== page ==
In such case whenever I need to use URL and FORM scope. I always append FORM variables to URL using structAppend(URL,FORM) at top of the page and in rest of page I will use URL scope variable.
Till now it work fine for me.

Comment 7 by existdissolve posted on 1/27/2011 at 10:31 AM

Recently had an example come up at work where scoping improved a bit of code by an incredible magnitude--can't remember the precise metrics off the top of my head, but it made the difference between an unacceptably slow page and something that now zips along like nobody's business.

Definitely a good habit to adopt, for new and old devs alike :)

Comment 8 by JP posted on 1/27/2011 at 12:37 PM

I've done this before, which I kinda like... I used it when I have a page that uses URL variables, but also handles the same variables in the Form scope:

<cfparam name="URL.param1" default="">
<cfparam name="URL.param2" default="">

<cfif IsDefined ("Form")>
<cfset StructAppend (URL, Form, true)>

... then I continue writing the code using the URL scope.

Comment 9 by JP posted on 1/27/2011 at 12:40 PM

Pritesh - didn't mean to steal your thunder!!! I missed your post on my first read. Glad to know this technique is used by others.

Comment 10 by Patrick Heppler posted on 1/27/2011 at 2:35 PM

I prefer using Request Scope.
In my App.cfc i usualy do:
public boolean function onRequestStart(){
structAppend(request, url, false);
structAppend(request, form, true);
some other stuff

So i can use no matter if search was send in by form or url.

Comment 11 by Richard Migambi posted on 1/27/2011 at 3:56 PM

Great to know this as some of our old code does not use this scoping. However if i had a custom tag returning a 'caller.var' variables how would I reference it in my calling page? as 'var' or do I do <cfset variables.var = var />?


Comment 12 by Grumpy CFer posted on 1/27/2011 at 4:10 PM

Not knowing where your variables are coming from is very bad! There are security issues with every method described above. The php community has delt with this in the appropriate manner.

They have removed the ability to not scope the variables.

Comment 13 by Raymond Camden posted on 1/27/2011 at 5:04 PM

@Richard: In a custom tag, caller always refers to the immediate parent's Variables scope. So caller.x == variables.x in the parent.

Comment 14 by Nialls Blog posted on 1/27/2011 at 6:44 PM

Hi Ray,
I'm planning on creating a summary that shoukld address _all_ the issues above as per my blog post:

Sometimes it's good to "Get back to the Basics" for a refresher ;-)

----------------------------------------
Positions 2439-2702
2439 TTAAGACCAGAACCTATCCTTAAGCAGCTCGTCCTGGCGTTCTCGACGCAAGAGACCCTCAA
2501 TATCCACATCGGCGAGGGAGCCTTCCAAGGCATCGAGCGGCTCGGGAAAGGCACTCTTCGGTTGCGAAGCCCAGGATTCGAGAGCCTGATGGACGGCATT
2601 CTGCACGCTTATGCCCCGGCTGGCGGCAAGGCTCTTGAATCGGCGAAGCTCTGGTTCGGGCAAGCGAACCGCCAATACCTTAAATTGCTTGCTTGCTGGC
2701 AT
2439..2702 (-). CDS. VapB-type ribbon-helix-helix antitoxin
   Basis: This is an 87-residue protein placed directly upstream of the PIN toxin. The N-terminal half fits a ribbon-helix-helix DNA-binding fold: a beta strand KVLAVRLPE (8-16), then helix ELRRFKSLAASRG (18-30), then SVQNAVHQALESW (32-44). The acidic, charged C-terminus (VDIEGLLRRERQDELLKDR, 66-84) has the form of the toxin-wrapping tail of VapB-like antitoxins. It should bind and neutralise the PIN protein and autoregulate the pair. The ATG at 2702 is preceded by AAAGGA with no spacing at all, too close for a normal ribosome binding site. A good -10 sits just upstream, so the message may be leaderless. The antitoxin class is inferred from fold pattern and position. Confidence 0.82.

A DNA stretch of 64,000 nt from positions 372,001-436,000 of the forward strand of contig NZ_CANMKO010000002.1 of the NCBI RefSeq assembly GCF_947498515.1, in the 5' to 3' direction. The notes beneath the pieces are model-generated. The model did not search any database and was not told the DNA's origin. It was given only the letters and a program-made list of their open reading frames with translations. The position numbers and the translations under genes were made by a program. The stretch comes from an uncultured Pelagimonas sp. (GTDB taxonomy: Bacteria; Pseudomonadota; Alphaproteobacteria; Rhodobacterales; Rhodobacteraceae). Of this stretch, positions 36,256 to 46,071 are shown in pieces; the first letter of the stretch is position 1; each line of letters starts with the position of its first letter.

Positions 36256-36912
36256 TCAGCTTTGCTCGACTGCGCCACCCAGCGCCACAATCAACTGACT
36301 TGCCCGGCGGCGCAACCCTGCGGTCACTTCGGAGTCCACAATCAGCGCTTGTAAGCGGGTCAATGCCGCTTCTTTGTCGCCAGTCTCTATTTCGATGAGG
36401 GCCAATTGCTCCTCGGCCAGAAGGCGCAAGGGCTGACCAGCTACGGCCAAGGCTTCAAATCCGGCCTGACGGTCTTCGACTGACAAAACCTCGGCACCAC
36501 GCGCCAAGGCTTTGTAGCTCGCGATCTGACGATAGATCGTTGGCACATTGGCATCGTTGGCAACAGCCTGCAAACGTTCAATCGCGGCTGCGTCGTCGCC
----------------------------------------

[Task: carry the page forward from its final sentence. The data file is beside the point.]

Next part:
Comment 15 by Josen Ruiseco posted on 1/27/2011 at 7:02 PM

It appears then that the following scopes do not get checked:


Comment 16 by Mike Henke posted on 1/27/2011 at 7:19 PM

I blogged about "cfparam with unscoped variables" a few weeks ago

Comment 17 by Eric Cobb posted on 1/27/2011 at 7:26 PM

I've written a couple of blog posts about variable scoping.

Not properly scoping variables is a pet peeve of mine. (and yes, Ray, I mean the variables scope too!) ;)

Comment 18 by Dan Gaspar posted on 1/27/2011 at 7:52 PM

I'm currently maintaining a legacy site that does not have any scoped variables. Its maddening to debug as variables are named the same across the different scopes and any scoping I add often breaks functionality as the code is dependent on CF's ability to find the currently defined version of the variable in the various scopes. Its a fight not to re-write the site from scratch as it goes against every best practice I know.

Comment 19 by Nialls Blog posted on 1/27/2011 at 8:39 PM

AFAIK - When ColdFusion is evaluating a variable - it doesn't include Application, Server, Session, Attribute, Caller and Request as these must _always_ be scoped.

Comment 20 by Grant Eagon posted on 1/28/2011 at 12:19 AM

Scoping vars makes code easier to read as well.

Comment 21 by Nolan Erck posted on 1/28/2011 at 2:53 AM

A project I was on a few years ago used a legacy, home-grown framework that RELIED on unscoped variables. It would, literally, break pages if I used "" instead of "foo". To provide myself a way to make copies of variables and properly scope them while not brekaing the "framework", I ended up writing a function that basically worked like this:

variables.myFoo = getVariable( "foo", "default" )

that would search the different scopes looking for a "foo" and if it couldn't find one, it would use my default value. it also had optional parameters to check other things like a query that might also contain the variable I needed, and a "force override" that let me do things like "if foo happens to live in multiple scopes, then use the one in some specific scope, regardless of the order that CF checks things. was either that, or force myself to leave EVERYthing un-scoped, lest the framework break...and i just couldn't bring myself to do that. :)